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> > > Side by Side Exhibition at the Southbank Centre

23 March 2013

an image of a figure made of textiles sits next to a portrait of a man wearing overalls

Images: (left) Emma, Evelyn Morrisey, Textiles, 2012. (right) Self portrait, John Cull, Acrylic and pastel on board, 2012.

The Rocket Artists, in partnership with the University of Brighton, present Side by Side - an international exhibition showcasing learning disability, art and collaboration. Nicole Fordham Hodges reviews the exhibition, on show in the Spirit Level, Southbank Centre, London until 5 April

Thirty-seven ceramic horse heads face me as I enter. They are mostly open-mouthed, caught in the act of neighing. They look like they are singing. Each one is unique, characterful, with alert ears. It's Norris Francesca's '37 Horses, 7 Rik and 4 Dog Heads'.

To the side of the horses are Lasmin Salmon's 'Collection of Sewn Sculptures' (mixed media, fabric, fur, thread) . The small, spiralled, fabric sculptures circle around a pillar. They are like waiting snails, curled as promises.

This is an expressive, welcoming exhibition. In keeping with its collaborative process, there is a focus on groupings of people, animals and objects. Angela Burchill's 'The Nativity' (pastel pencil on paper 2012) shows a group of people and animals bent around baby Jesus in prayer. Their postures mould easily round each other, whilst they look out open-eyed at the viewer. 'Come in and join us,' the drawing seems to say.

Amongst many portraits, John Cull's stand out. They show a seriously lovely use of colour. 'Layla', for example (paint, chalk and charcoal on MDF board 2012), who emerges gently out of her background in oranges and blues, giving the impression of a character in deep harmony with her surroundings.

Doreen McPherson's portrait 'Eyes all the Black' (pencil and graphite on paper 2009) is deeply worked with graphite smudges and finger-marks adding to a feeling of intensity of both subject and purpose. As she writes:

'I doing it for people. It's drawing, its people. I doing it for who they really are. I all feelings, all that putting all that pressure on all that my artwork.'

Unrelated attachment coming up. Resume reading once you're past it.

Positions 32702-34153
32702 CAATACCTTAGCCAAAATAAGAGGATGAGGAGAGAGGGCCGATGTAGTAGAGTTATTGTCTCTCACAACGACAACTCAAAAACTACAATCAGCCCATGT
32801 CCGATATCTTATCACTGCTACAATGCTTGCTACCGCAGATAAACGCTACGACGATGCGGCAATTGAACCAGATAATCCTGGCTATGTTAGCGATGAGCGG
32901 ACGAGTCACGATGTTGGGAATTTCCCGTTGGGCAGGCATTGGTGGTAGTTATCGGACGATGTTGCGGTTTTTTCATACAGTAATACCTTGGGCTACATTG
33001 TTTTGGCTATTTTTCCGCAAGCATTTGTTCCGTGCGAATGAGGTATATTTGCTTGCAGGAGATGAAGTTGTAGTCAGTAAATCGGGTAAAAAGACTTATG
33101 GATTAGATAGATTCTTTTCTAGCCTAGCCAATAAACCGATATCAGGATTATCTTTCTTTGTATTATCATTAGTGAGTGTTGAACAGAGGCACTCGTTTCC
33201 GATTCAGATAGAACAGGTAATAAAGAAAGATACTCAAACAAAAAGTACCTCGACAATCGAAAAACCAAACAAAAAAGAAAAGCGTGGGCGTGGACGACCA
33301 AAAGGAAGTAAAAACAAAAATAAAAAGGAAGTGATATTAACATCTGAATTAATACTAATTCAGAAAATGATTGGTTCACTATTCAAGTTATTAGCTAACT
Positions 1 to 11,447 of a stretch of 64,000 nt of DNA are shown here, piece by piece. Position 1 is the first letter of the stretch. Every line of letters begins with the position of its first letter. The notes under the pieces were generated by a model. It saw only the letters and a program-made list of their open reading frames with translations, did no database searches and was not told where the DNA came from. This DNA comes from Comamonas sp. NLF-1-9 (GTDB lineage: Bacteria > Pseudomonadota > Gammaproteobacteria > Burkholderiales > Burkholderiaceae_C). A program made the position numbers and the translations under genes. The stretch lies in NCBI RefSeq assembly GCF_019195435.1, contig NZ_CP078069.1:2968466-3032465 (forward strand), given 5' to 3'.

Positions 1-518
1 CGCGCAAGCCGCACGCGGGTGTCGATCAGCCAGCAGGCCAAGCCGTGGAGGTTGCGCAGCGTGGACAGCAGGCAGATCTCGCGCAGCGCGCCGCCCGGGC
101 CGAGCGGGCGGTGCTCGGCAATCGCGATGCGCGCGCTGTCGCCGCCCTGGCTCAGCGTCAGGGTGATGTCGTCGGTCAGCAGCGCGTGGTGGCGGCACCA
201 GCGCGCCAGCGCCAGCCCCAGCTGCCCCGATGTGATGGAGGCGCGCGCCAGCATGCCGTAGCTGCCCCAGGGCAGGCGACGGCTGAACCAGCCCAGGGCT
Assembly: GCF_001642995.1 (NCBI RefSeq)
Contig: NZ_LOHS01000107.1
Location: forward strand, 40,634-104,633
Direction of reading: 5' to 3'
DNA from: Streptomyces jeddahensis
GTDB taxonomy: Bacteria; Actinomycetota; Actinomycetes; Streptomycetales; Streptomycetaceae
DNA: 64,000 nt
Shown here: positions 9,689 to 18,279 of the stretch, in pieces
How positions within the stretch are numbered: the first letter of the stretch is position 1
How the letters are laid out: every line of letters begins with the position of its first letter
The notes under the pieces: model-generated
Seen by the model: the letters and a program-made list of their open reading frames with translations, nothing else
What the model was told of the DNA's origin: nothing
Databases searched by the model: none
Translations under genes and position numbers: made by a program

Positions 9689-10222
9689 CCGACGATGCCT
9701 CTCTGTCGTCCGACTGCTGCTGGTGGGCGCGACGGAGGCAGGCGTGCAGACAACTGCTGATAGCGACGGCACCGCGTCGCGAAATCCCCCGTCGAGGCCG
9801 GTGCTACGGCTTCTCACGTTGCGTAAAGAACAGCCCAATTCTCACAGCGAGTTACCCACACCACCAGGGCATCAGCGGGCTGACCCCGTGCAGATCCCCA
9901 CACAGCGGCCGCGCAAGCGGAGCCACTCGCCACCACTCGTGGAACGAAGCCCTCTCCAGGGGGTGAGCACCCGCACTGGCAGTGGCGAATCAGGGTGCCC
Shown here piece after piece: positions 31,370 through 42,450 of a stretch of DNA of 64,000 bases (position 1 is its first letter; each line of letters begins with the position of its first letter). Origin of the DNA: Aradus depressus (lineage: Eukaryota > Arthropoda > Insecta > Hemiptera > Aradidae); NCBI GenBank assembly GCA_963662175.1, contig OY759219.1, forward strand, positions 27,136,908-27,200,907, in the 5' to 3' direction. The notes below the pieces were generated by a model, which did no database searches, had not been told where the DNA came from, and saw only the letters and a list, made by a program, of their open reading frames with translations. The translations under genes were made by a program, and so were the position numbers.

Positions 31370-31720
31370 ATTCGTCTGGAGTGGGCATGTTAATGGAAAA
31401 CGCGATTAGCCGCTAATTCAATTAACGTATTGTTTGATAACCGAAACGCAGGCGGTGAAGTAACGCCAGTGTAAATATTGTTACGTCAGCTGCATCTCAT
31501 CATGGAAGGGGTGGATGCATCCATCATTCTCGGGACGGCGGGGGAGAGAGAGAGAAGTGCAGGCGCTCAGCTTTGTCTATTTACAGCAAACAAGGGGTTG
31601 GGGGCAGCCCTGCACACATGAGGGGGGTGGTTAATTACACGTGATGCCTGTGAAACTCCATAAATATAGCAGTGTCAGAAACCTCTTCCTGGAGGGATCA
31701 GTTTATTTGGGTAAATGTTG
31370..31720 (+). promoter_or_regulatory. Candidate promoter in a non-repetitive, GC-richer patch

This is art about and for human beings, for 'who they really are.' Much of the artwork shares a quality of surrender. 'Sitting in the Office' by Aibhe Barrett (pencil and ink on paper 2012 ) shows the office worker sitting on the floor, legs out before her. She looks out comfortably at the viewer, surrounded by open files. Above her four clocks show time is passing.

The collaborative process involved in making and curating this art is itself respected, and forms part of the exhibition. 'A Conversation' is a 21 minute film of the collaborative drawing techniques used by Martin Lake (Rocket Artist) and Jane Diakonicolas (MA Student, Brighton).

The film shows a mesmerising dance of two pens, which take turns to echo and elaborate upon each other's work, but do not intrude on each other's space.

' We drew together communicating through the use of movement and line, and supported one another to make choices through collaborating... through conversation, but not necessarily the verbal kind.' (Jane Diakonicolas)

One of the resulting drawings, 'Conversations 3. Week 7' shows one black pen-line like the intricate wanderings of a coast. Another thicker sepia pen-line superimposes two faces, which have the benign feel of loving gods. For to me there is an indefinably benign feeling to this drawing: a surrender to the divine process of creativity that gives me goose bumps.

'Side by Side' shows us the power of creation without too much ego. It shows us how to be who we really are: naturally eccentric, unafraid. Peter Cutt's 'Rope Angel' (Screen Print 2012), for example, is gorgeously true to itself. Flouncy wings on a muscled torso, mannered moustache and delicate dancer's legs, it balances on a rope with ballerina feet. It is a perfect integration of male and female qualities.

The work of Rocket Artists (Brighton, UK) shines throughout the exhibition. '60 Jars' is from their 'Measures of Bodies' project. It is composed of 60 specimen jars containing body sculptures and autobiographical text. The jars are tiny pickled people, miniature riches, exquisite bottled portraits: a celebration of human detail. The artists label their own jars, reversing the notion of being 'labelled'.

As Alice Fox, Artistic Director writes:

'What do we stand to lose if we continue to exclude these important artists from contemporary arts practice?'

two drawings of figures next to each other

Images: This Rope Angel, Peter Cutts, Screen Print, 2012. Sketchbook, Louella Forrest, inks, pen, photo transfer, 2012

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Side by Side is on exhibition in the Spirit Level, Southbank Centre until 5 April (free).

Exhibitors include the Rocket Artists, Project Art Works, Stay Up Late, Corali Dance Company, JumpCuts, Kunstwerkplaats, Mayfield Arts, Heart n Soul, TV Glad, Inventura, Barner 16 and KCat Inclusive Arts.

Side by Side film screenings on Wednesday 27 March
11am - 1pm Drama and Film - JumpCuts, Inventura and TV Glad
2pm - 4pm Working with people with complex needs - Anna Cady, Project Art Works, First Movement
6pm - 8pm Dance and visual art - StopGap, Project Volume, The Rocket Artists

Side by Side film screenings on Thursday 28 March
4.30 pm Living Colour by KCAT Inclusive Arts (90 minutes)
6.30 pm Heavy Load, the movie (90 minutes)

Click on this link to go to the Brighton University website

Comments

sanjay rai

/
30 May 2013

i am visiul artitiis in Nepal, I want to participet your exhibition

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